I'm afraid I've found myself once again with a bunch of stuff I feel like linking to but without the time to say much about them, so it's time for another roundup.
A politically-motivated policy (and I would argue one of ill will, since 'pro-choice' is at least as much of a euphemism as 'pro-life') has led a copy editor on the Los Angeles Times to replace 'pro-life' with 'anti-abortion' when the opera being described was, quite literally, pro-life and not about abortion at all.
La Shawn Barber has some nice balance to the Memogate charges. Her conclusion? They're all deceitful snoops on both sides, and this is just about one person who got caught. This was a dishonest crime that found out the culprits anyway, and why isn't that being investigated?
The new Spare Change (formerly Clarity Amidst Chaos) has a comparison of John Kerry before and after in a nice chart. Some of these are legitimate changes of mind on the issues, but I have a hard time believing this many serious differences could be from that. As I think I've said before, I think he's in the upper class of the Democratic party, voting according to the current political wind to retain the lower elements of the party and not caring as much about the issues. (See this post for more on the class structure of the parties.)
I never knew that John Kerry had once realized the negative consequences of affirmative action for the very underrepresented minorities it's supposed to be helping. I wonder how many liberal politicians know this but won't admit to believing it due to their desire to maintain control over black voters (also in the above-linked political party class structure post). For those who want arguments for my view on affirmative action, you'll have to wait until I come to it after I finish my posts on separatism and anti-intellectualism, which I will get around to soon but have been putting off.
On the topic of the Democratic enslavement of the black vote, Baldilocks has two posts, one on her frustrations of being assumed to be a Democrat by voting officials simply because she's black and another on the issue that may cost the Democrats their loyal slaves. (This is probably one reason John Kerry, who condescendingly wants to be considered the second black president, as if there has already been one, won't say anything on the issue.)
Instapundit has a large amount of information (unusual for him) on the people complaining about Bush's commercials. Lots of interesting stuff.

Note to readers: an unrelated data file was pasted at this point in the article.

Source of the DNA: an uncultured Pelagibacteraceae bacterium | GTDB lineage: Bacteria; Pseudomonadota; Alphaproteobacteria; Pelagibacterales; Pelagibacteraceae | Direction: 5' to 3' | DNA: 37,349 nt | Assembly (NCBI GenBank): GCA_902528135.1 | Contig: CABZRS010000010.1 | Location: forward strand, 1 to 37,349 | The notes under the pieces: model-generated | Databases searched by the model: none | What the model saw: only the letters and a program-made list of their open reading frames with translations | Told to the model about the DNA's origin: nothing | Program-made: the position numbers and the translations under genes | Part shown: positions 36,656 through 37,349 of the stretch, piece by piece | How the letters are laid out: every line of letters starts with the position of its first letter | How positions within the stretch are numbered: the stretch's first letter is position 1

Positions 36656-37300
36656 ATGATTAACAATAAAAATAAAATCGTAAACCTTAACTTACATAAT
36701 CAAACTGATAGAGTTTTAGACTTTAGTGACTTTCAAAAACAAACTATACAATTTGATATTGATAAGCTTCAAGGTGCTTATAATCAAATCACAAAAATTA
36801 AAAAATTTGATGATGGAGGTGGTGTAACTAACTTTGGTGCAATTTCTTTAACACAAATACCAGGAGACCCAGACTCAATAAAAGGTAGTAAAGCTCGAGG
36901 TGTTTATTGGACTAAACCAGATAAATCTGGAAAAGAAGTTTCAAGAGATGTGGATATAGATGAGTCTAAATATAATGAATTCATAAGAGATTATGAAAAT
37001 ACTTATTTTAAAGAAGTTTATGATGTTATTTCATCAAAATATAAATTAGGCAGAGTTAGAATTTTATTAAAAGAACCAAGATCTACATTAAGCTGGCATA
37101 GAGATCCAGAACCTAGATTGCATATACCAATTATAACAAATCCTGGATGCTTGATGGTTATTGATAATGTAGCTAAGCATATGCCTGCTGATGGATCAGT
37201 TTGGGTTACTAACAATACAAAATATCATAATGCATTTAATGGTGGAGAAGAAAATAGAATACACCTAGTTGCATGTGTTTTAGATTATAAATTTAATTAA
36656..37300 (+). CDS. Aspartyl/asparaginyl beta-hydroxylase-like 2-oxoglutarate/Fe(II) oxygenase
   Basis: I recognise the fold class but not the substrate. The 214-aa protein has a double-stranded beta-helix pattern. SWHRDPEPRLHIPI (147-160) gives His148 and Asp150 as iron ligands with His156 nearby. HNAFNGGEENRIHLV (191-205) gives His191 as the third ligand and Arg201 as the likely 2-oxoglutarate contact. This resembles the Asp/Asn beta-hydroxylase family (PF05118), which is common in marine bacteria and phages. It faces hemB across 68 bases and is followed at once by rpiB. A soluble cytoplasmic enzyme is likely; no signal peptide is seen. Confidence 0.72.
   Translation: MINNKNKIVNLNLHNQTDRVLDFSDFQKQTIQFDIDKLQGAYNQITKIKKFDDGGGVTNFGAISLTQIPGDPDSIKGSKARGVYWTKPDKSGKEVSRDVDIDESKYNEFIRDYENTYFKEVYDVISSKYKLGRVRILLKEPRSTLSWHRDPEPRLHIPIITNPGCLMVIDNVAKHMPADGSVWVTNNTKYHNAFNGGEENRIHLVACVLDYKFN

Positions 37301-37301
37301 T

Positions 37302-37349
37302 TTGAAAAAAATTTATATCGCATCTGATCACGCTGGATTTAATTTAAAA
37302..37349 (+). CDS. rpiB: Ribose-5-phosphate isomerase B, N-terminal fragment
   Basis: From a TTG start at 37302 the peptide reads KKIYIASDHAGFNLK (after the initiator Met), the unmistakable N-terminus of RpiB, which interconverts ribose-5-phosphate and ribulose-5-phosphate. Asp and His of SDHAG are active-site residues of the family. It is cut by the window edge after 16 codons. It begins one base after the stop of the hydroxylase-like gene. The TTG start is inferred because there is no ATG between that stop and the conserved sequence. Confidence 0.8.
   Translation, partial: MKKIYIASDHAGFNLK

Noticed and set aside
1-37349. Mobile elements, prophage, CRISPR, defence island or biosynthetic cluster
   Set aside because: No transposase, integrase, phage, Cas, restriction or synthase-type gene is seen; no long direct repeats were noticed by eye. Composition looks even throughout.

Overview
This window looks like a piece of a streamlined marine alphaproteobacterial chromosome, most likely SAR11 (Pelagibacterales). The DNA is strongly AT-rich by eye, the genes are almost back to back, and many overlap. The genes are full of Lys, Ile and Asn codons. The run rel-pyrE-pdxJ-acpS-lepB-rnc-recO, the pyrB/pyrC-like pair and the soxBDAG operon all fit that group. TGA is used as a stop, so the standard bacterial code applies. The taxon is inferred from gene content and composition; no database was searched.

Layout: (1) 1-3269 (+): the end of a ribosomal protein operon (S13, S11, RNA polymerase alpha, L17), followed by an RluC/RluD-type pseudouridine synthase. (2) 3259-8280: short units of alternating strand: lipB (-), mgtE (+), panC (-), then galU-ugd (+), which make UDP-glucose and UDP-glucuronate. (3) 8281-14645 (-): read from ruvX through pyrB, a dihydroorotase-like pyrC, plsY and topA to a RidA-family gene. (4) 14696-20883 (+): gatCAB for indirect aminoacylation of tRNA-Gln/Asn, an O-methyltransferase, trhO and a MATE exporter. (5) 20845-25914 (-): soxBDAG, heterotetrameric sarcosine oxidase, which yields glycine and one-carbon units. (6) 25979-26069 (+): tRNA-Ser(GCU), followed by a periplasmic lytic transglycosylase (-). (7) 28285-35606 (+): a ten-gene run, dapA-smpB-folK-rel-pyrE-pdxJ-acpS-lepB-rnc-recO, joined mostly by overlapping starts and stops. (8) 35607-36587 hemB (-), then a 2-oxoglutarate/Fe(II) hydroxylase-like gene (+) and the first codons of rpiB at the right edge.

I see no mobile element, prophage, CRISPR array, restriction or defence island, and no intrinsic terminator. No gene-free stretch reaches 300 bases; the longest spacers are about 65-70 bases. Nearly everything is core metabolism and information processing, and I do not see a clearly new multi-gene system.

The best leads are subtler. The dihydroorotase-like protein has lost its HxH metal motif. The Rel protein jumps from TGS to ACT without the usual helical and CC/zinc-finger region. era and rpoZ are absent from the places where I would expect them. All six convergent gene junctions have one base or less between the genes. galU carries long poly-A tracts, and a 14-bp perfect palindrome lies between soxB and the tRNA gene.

Biblical scholar Ben Witherington and John Dominic Crossan (who is something else but says he's a biblical scholar -- I think he's more of speculative fiction writer about historical matters -- he seems to think Jesus was just a political revolutionary whose death was later reinterpreted to have spiritual significance and whose followers concocted most of the teachings we have from him to fit this theory instead of continuing the revolution he started and would have wanted them to continue) have a discussion about The Passion of the Christ. I give Crossan credit for giving the most serious real criticism of the film I've seen yet (though he said it for all the wrong reasons) about how people would misunderstand the cross without the context of the rest of the gospels, though I don't think that's a problem in itself. One focal point of Witherington's response to Crossan is Crossan's repetition of concerns I've pointed out before raised by Andrew Sullivan that in fact reveal a prejudice against an orthodox Christian theology of the cross. They also consider whether Mel Gibson did enough to remove the anti-Semitism objections. At the end Witherington lists some unhistoricalities that bothered him. I should say that Crossan's final comment about how Mulsims respond is just stupid. Muslims won't use this movie to blame Jews for the death of a prophet that the Qu'ran says didn't die (because prophets can't die, according to Islam).
Adrian Warnock has challenged my claim in this post that, despite the fall, humanity still has anything at all good before being redeemed. I think it's quite obvious from the biblical picture that the image of God gets twisted in the fall but not removed, but one person in the comments section of his blog seems highly resistant to this idea. Adrian also has a whole bunch of posts from the last few days responding to objections against "the church" (although I somehow get the feeling they aren't using that term as the biblical writers used 'ekklesia' for the gathering of believers).
Disney is backing the first Narnia movie. So much for that one.